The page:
Insights into Antimicrobial Peptides from Limacus flavus Mucus
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Antimicrobial peptides have been a major research subject since the rise of antimicrobial resistance as a major public health problem. These molecules are considered a potential therapeutic source of antibiotics with broad-spectrum activity against microorganisms. Two antimicrobial peptides were isolated from the mucus of the Limacus flavus slug. The mucus was obtained by thermal shock, lyophilized and extracted with acetic acid. The supernatant was prefractionated in Sep-Pak and shortly thereafter fractionated by reverse-phase high-performance liquid chromatography. The manually obtained fractions were used in antimicrobial and cytotoxic assays and finally subjected to mass spectrometry (MS/MS). Characterization was performed by bioinformatics analysis with the tool Peaks®X + and by comparison with the NCBI and UniProt-SwissProt databases. Additionally, the physicochemical parameters of the samples were evaluated with online programs. Two fractions comtained antimicrobial peptides with the ability to inhibit Micrococcus luteus A270; both samples, LFMP-001 and LFMP-002, were hydrophilic molecules consisting of fewer than 20 residues. Comparison of the SDS-PAGE and Peaks®X + data showed that both had Mw < 3 kDa. In summary, this study presents data on the isolation and characterization of antimicrobial peptides from a slug and shows their potential against gram-positive bacteria.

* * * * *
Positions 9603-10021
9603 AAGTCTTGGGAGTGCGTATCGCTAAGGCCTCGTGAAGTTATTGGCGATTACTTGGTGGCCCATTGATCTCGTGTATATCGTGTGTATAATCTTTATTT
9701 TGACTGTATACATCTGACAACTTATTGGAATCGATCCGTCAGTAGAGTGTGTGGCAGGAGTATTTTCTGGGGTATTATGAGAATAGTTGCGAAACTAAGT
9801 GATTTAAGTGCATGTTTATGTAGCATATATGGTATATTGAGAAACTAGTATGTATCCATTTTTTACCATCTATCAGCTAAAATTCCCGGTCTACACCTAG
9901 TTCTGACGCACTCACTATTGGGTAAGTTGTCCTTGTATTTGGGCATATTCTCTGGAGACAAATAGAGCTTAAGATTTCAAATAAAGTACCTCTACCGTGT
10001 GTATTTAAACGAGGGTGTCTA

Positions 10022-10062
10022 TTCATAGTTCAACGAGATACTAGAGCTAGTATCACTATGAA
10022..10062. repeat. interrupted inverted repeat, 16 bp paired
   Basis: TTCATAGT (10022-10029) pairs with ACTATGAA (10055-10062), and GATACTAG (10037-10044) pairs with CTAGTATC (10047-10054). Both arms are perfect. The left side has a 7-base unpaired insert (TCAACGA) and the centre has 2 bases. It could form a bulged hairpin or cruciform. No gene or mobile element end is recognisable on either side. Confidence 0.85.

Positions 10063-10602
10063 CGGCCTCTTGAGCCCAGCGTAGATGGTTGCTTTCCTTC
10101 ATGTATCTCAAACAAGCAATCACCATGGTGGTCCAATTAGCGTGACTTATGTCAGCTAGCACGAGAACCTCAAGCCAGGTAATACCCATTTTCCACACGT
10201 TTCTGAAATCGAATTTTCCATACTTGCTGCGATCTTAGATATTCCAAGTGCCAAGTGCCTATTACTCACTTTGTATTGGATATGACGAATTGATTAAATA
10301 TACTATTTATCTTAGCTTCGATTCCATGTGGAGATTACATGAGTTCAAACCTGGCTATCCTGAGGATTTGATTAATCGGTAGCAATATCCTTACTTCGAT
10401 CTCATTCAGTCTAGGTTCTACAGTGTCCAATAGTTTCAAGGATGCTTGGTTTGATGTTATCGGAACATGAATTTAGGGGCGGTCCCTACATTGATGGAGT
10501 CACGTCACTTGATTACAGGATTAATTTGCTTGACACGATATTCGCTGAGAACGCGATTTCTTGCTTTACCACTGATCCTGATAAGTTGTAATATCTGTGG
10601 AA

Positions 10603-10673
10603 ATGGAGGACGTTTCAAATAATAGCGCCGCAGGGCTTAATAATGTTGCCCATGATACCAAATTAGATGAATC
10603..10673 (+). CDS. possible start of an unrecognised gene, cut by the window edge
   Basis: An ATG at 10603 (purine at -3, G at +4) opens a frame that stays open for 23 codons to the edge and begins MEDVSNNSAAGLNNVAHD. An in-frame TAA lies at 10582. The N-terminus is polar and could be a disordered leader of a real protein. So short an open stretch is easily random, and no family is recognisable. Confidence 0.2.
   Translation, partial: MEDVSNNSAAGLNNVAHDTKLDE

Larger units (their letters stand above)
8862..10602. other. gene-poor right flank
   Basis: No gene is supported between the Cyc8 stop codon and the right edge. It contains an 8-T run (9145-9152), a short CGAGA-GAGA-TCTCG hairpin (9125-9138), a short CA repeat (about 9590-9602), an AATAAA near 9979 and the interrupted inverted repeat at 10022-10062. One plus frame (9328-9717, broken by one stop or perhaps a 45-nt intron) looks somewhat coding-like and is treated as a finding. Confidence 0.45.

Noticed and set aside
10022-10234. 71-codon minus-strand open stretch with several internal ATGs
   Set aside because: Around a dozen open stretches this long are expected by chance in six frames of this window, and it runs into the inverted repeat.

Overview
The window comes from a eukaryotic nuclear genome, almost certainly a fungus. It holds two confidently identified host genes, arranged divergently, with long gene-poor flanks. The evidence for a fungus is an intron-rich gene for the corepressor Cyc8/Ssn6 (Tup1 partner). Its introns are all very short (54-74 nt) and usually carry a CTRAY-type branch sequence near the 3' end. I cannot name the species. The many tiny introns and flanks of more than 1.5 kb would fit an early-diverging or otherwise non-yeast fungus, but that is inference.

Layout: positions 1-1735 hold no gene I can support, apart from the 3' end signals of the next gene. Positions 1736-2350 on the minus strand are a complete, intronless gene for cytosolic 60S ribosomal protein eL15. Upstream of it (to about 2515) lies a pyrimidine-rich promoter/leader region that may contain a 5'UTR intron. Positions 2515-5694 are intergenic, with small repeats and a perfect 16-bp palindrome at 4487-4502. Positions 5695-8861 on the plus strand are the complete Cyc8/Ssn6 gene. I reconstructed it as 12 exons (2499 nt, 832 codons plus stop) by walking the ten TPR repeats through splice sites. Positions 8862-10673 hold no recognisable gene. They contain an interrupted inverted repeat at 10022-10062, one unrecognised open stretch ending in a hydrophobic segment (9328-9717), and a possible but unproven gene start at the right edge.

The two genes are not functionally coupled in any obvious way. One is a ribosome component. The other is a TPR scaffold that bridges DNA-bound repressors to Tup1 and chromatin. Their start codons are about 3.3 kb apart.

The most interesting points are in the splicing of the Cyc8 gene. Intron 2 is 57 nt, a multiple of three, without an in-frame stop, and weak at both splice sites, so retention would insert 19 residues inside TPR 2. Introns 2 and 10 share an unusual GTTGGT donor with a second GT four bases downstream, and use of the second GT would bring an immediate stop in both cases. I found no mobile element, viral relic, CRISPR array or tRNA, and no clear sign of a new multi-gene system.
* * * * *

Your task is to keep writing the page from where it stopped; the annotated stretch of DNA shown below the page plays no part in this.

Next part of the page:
Hayashida PY, Silva Junior PI. Insights into Antimicrobial Peptides from Limacus flavus Mucus. Curr. Microbiol.. 2021 June;in press. doi:10.1007/s00284-021-02552-3.
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